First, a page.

Why is My Sugar Glider Hissing?


Sugar Glider

Experienced sugar glider owners will be aware of the many sounds their pets make, but new owners will often be surprised to hear their cute and cuddly pet making what sounds to them like a hissing sound. Although this hissing sound might appear to you to signal aggression, the reality is that it is more commonly associated with the sound these creatures make when they groom themselves.

What Causes the Hissing Sound?

Hissing in a sugar glider is often the result of it spitting into its hands and then using these to wash all over its body. Some people describe the sound as a hissing or a soft sneezing as the sugar glider spits and grooms.

There may be other causes of hissing in sugar gliders though. Sometimes they will use this sound to signal their annoyance with one another. If you have more than one sugar glider then, you might notice one of them hissing at another. This will probably be more noticeable when you initially introduce sugar gliders to each other.

A hissing sound could also occur when there is a problem. For example, when constipated or when having trouble peeing, your sugar glider might emit a soft hissing sound in response.

Should You Be Concerned About Hissing?

As hissing is a sound that can signify different things, it is important to be aware of your pet’s behaviors and be alert to any changes to its usual routine. If hissing is a sound that your glider makes regularly, then it is likely that this is just the sound it makes as it grooms itself.

Remember though, not all hissing sounds will be the same. Sometimes it will be a short quick hissing sound whereas at other times it might be longer and louder. If you notice a change in the sound of the hiss, look out for other signs that something is amiss.

A hissing sound that accompanies a change in stool appearance could mean the animal is constipated. If you are worried that your sugar glider is struggling to pass stools, ensure that it is getting enough fruit and water. Foods and drinks such as apple juice, cranberry juice, prune juice, and canned pumpkin might help.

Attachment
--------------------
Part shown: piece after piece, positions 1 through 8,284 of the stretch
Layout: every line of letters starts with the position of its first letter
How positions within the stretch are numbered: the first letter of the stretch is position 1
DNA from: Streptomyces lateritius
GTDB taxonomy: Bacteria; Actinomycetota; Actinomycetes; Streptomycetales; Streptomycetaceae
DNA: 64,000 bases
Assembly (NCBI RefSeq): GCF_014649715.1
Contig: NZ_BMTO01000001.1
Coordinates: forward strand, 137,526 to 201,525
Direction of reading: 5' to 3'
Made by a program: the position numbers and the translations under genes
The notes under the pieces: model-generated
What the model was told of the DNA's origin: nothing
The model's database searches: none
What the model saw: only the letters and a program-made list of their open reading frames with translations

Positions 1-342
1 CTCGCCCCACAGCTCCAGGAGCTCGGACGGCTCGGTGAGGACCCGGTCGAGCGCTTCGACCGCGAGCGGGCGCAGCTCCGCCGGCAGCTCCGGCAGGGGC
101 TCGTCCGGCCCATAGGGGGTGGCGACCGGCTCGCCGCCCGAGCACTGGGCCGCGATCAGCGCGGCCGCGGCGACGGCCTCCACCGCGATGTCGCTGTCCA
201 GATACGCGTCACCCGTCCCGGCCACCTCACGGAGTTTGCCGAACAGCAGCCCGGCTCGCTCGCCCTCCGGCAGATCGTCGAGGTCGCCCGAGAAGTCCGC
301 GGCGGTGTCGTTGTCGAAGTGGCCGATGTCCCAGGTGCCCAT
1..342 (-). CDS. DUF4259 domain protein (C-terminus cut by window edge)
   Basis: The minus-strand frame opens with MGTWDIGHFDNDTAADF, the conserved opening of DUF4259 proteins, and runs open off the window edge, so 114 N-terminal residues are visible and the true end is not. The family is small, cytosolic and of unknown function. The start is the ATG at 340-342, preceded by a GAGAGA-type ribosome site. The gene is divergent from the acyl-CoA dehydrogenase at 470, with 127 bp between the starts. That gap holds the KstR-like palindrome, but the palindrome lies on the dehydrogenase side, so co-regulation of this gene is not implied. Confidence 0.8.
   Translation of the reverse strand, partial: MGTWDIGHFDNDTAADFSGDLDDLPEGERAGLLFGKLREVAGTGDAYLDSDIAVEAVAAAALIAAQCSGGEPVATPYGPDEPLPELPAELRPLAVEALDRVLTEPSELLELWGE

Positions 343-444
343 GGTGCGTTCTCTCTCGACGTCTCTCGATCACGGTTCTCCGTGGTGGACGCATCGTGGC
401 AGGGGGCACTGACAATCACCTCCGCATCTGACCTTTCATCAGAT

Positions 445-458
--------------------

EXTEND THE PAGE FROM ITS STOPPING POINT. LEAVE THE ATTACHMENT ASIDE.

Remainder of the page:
If the problem persists, talk to a vet, who may be able to recommend a stool softener.

Sugar Gliders Eating Mealworms
Sugar Gliders Eating Mealworms

Conclusion

Hissing in a sugar glider is rarely anything to be worried about. Most of the time it is the sound that is made when the sugar glider is grooming itself by spitting into its hands. However, if hissing is accompanied by a distended stomach and hard dry stools, or indeed a lack of stools, it could be that your pet is constipated.

If your sugar glider is not taking enough fruit and water, constipation can, and often does, occur. Try offering foods known to help such as fruit juices and canned pumpkin. If this doesn’t work, contact your exotic vet as soon as possible.

Photo Credits:

Anthony

I am a content creator by profession but exotic animals are one of my great passions in life. Over the course of my adulthood, I have had the pleasure of looking after stick insects, terrapins, an Egyptian tortoise, giant African land snails, a crested gecko, a Chilean rose tarantula, a couple of curly-haired tarantulas, and a selection of millipedes, centipedes and worms!

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